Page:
At the Twin Arches in Big South Fork National Park, in Tennessee, many gorges featured scenic sandstone bluffs. See my gallery at Pixels for more.
Enjoy this photography of a trail at the Twin Arches in Tennessee. Following along the contours of impressive sandstone bluffs, I was pleased to discover and explore this wonderful National Park. You can enjoy it, also – in your home or at work – by visiting my gallery at Pixels. Pick out a print and enjoy the great outdoors!
I photographed this interesting sandstone bluff at Twin Arches in the Big South Fork National River & Recreation Area, in Tennessee. The concave structure provided a ceiling, of sorts, extending perhaps 30 feet. Now, you can enjoy this geological structure in your home or office, available on a variety of different print-types to suit your wishes. See my gallery at Pixels for more!
While visiting the Twin Arches in Tennessee, I explored this small cave featuring a gap at that back that allowed light to stream inside. I’ve added this photograph to my gallery at Pixels, where many prints are available to select – so, check it out…
Time and weather permitting, you’ll have a great time hiking the Twin Arches! Here’s a short video from under the North Arch…
I also shot several photographs of this interesting geological destination, which are now available as prints in my gallery at Pixels. Here are a few examples –
Hope to see you soon. In the meantime…
Enjoy the great outdoors!
I recently visited the Big South Fork National River & Recreation Area, which encompasses 125,000 acres of the Cumberland Plateau – in both Kentucky and Tennessee – and boasts miles of scenic gorges and sandstone bluffs.
With many sights to see, I decided to hike the Twin Arches, described as “the most impressive rock arches in the eastern United States”. The North Arch has a clearance of 51 feet, a span of 93 feet and its top deck is 62 feet high, while the South Arch has a clearance of 70 feet, a span of 135 feet and its top deck is 103 feet high.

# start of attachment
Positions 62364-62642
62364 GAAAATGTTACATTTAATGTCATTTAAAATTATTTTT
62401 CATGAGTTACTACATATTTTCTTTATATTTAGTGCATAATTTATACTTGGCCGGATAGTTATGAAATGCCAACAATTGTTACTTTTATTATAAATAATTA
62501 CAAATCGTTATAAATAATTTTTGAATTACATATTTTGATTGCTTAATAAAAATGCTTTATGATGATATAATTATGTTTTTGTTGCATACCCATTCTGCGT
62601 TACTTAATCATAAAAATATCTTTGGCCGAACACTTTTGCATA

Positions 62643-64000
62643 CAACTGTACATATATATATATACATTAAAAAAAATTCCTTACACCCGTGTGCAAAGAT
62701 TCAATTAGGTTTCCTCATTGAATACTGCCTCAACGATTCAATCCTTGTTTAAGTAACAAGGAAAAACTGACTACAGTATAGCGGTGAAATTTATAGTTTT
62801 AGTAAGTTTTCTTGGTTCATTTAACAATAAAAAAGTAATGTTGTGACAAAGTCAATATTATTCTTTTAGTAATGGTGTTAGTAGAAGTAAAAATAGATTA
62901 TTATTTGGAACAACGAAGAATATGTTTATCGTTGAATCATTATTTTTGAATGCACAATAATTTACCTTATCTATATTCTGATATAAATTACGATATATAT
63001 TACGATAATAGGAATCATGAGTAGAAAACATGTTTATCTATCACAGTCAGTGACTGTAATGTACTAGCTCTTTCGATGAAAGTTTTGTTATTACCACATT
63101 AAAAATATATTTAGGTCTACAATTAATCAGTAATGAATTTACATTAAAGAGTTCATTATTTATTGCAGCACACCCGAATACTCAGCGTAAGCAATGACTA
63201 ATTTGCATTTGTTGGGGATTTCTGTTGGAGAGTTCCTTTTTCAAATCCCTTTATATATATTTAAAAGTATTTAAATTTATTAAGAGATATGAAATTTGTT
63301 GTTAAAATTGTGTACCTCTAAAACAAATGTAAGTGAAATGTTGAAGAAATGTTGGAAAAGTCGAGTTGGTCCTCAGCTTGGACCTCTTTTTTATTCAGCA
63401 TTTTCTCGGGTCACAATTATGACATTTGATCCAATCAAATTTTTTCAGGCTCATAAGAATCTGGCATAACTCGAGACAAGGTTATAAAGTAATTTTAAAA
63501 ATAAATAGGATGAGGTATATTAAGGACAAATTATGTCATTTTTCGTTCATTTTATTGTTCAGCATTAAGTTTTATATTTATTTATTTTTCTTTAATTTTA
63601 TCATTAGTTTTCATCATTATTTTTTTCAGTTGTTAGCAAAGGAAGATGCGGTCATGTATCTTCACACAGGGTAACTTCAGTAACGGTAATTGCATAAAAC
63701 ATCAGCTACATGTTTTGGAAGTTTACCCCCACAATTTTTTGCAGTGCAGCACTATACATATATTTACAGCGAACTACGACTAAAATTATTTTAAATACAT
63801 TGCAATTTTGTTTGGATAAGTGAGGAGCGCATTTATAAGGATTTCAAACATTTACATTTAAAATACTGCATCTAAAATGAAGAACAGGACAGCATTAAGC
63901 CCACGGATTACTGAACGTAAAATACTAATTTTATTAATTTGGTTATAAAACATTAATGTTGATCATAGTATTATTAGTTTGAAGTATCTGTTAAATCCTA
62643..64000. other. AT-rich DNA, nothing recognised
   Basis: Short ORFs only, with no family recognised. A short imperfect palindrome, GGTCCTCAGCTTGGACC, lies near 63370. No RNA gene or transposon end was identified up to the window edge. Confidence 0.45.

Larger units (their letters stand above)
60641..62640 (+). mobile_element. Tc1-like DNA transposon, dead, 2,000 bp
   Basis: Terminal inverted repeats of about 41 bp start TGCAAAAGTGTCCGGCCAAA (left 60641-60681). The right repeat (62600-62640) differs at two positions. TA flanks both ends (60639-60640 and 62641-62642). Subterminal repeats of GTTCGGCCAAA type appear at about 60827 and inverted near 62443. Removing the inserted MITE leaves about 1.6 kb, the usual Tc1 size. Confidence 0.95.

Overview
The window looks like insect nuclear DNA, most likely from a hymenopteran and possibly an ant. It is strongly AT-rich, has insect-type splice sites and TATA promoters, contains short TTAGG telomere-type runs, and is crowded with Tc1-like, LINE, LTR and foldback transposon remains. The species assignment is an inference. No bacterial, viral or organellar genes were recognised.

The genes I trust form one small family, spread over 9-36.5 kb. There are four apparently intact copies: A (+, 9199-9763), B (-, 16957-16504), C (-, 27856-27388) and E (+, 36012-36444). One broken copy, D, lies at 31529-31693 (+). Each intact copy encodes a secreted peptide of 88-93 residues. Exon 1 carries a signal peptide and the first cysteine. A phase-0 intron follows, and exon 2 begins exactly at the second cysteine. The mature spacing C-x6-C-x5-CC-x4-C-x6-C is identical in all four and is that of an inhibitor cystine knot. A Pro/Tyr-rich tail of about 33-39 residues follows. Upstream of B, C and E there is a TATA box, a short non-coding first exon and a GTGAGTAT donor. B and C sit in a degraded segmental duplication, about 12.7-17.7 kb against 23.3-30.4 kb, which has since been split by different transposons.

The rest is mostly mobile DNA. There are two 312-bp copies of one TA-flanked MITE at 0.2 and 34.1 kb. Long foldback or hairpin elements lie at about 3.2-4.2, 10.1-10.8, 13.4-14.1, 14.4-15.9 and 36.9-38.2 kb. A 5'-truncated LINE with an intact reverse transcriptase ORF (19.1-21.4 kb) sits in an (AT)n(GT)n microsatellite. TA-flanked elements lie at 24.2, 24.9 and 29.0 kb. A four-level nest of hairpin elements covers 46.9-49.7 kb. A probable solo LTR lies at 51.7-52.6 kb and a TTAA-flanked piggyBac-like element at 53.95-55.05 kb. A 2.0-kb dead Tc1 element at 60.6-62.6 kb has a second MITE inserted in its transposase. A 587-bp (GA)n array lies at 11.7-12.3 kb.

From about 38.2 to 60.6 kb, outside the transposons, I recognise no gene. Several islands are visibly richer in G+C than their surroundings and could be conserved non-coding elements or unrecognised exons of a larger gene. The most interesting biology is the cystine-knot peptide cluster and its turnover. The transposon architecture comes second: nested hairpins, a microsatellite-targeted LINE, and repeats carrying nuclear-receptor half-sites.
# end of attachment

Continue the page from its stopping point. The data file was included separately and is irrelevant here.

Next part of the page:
Here’s a video taken at the South Arch…
A sign at the park provided this description as to how these arches were formed:
Weaker layers of sandstone form the base of the nearly vertical walls of this narrow ridge. The weathering of these erosion-susceptible layers caused sections of the wall to fall away, forming shallow rock shelters on both sides of the ridge.
The collapse and shelter enlarging process continued until two “windows” in the narrow ridge were formed. This opening enlarged until it reached the stronger and more erosion-resistant sandstone layer of rim rock that caps the Twin Arches.
A cave was situated under one end of the South Arch, so I entered to discover that there was an exit at the back, albeit a narrow passage at approx. 18″ wide. Footprint-impressions in the sand from hikers provided some assurance that the cave was empty – no bats or bears. But, watch your step & don’t bump your head!
Here’s a short video as I entered the cave…
The top of the arches are one contiguous surface area, accessible by stairs, though the South Arch has additional areas visitors may ascend so as to attain the best view:
At the pinnacle, scenic views were truly spectacular on this fine day – unique walls of eroded sandstone, mountains and valleys lined with trees, and an interesting cap-rock area to walkabout. Here are a few examples: